|Project by Brad||posted 11-21-2012 04:05 AM||5003 views||23 times favorited||12 comments|
That’s what I asked myself after buying a $25.00 drill press at an estate sale and tuning it up. You can read about that adventure here.
The “what” as it turns out, was to make it woodworking-friendly by building and affixing a drill press table. Let’s face it. While the metal circular shelf might be great for metal working, it’s crap for delivering the precision us woodworkers require.
So after some research I created a list of criterion that my table had to meet:
• Hold stock securely for mortising and drilling
• Able to angle with bed
• Large enough to complete most tasks easily
• Pleasing appearance
• Replaceable insert
• Adjustable fence with slotted grooves top and bottom to secure stops and holddowns
That said, I settled on this design.
I tweaked the design by eschewing slot tracks that formed a square, and going with two tracks perpendicular to the front and back.
As an aside. Can I ask you a personal question? When was the last time you saw the word “eschewing” in a woodworking article?
The fence I made from a reclaimed oak 2” x 4” that I picked up for free at a Fort Collins, CO warehouse shipping dock advertised on Craig’s List. The base is ¾” plywood with oak banding around the edges. I eased the sharp edges with a roundover bit on the router table.
The t-slot hardware I got from Lee Valley because it was inexpensive. The hold-down hardware I got from Rockler on sale.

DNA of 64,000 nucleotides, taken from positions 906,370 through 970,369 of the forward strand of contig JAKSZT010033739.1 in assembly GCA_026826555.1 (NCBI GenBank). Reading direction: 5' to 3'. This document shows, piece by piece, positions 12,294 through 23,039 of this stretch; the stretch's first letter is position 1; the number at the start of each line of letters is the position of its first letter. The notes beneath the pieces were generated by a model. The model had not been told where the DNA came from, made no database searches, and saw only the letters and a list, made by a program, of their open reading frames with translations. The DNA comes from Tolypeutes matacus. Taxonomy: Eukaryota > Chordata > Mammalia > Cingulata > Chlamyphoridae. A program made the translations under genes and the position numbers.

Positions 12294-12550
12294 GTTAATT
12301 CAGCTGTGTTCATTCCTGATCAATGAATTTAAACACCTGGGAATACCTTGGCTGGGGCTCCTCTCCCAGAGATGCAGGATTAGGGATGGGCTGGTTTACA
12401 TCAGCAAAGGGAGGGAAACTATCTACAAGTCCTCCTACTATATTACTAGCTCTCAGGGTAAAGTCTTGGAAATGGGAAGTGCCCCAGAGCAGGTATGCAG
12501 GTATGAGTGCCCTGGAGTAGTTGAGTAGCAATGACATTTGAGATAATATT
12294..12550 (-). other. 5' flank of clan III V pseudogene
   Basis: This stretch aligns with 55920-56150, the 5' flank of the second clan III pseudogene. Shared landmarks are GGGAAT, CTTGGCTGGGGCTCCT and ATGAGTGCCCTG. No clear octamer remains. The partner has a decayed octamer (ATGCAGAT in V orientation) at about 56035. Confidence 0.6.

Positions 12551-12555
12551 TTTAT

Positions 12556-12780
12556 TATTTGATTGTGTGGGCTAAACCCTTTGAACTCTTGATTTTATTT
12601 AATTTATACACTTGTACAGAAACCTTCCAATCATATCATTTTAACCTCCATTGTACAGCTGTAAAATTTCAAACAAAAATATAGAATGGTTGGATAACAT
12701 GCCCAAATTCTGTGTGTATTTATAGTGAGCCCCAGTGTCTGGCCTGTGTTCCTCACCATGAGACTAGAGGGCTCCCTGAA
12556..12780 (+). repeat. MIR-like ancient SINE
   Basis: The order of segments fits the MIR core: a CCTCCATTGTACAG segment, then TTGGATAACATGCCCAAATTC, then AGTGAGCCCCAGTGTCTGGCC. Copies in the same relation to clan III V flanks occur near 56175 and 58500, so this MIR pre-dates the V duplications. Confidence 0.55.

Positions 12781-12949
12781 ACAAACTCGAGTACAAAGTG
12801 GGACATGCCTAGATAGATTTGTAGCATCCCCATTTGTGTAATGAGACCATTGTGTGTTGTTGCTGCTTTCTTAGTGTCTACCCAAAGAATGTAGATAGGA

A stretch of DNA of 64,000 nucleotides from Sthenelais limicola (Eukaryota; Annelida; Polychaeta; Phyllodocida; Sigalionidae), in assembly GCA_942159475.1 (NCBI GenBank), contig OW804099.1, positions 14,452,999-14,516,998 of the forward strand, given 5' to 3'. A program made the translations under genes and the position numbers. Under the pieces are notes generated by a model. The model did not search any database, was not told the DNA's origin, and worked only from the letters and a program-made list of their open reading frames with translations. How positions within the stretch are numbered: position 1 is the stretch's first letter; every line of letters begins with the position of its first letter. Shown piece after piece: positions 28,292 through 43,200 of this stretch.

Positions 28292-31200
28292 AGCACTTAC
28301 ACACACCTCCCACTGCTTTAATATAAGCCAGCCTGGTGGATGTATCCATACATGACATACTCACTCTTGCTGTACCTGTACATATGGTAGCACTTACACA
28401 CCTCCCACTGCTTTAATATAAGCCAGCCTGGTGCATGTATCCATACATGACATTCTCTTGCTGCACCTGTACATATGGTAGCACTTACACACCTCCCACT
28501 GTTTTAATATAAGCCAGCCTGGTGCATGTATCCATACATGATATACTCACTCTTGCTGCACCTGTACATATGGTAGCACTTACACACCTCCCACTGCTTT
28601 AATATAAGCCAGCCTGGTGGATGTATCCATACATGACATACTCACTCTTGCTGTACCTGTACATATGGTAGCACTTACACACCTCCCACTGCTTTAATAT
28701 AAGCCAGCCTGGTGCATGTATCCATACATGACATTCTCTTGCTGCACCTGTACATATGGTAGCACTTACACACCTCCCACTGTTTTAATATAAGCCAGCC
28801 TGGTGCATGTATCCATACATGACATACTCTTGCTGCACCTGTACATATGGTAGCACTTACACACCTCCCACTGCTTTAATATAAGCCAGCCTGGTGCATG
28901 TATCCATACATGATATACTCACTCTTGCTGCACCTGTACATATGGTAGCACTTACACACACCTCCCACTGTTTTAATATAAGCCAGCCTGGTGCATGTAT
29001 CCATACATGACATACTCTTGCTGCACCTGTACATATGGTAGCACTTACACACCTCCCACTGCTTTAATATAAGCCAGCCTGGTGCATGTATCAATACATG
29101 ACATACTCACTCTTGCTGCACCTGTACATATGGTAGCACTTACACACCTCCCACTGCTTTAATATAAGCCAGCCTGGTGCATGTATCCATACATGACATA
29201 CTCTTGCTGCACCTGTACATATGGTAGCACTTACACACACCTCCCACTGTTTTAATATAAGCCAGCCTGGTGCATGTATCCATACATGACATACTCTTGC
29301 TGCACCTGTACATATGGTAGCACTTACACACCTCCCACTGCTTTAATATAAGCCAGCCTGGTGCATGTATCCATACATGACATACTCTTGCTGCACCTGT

The stop blocks I made out of scraps.
The insert, I made out of 3/8” plywood.
First things first. Here’s the final build.
As careful I was in my planing and squaring the fence, it still requires me to tweak it a bit when I put it under tension. Meaning that things can go slightly out of square. This is a case where working the fence on a power jointer would have paid dividends.
Still, the fence is functional and, so far, has met all my needs.
You’ll note that the top of my fence has a slot but no t-slot track. I cut the slot in anticipation of purchasing the t-slot track later (wanted to minimize costs on the initial build). Frankly, I haven’t felt a need for it so I’ll go without for now.
I also had to cut out a bit of table to allow the table adjustment handle to move freely.
-- "People's lives are their own rewards or punishments."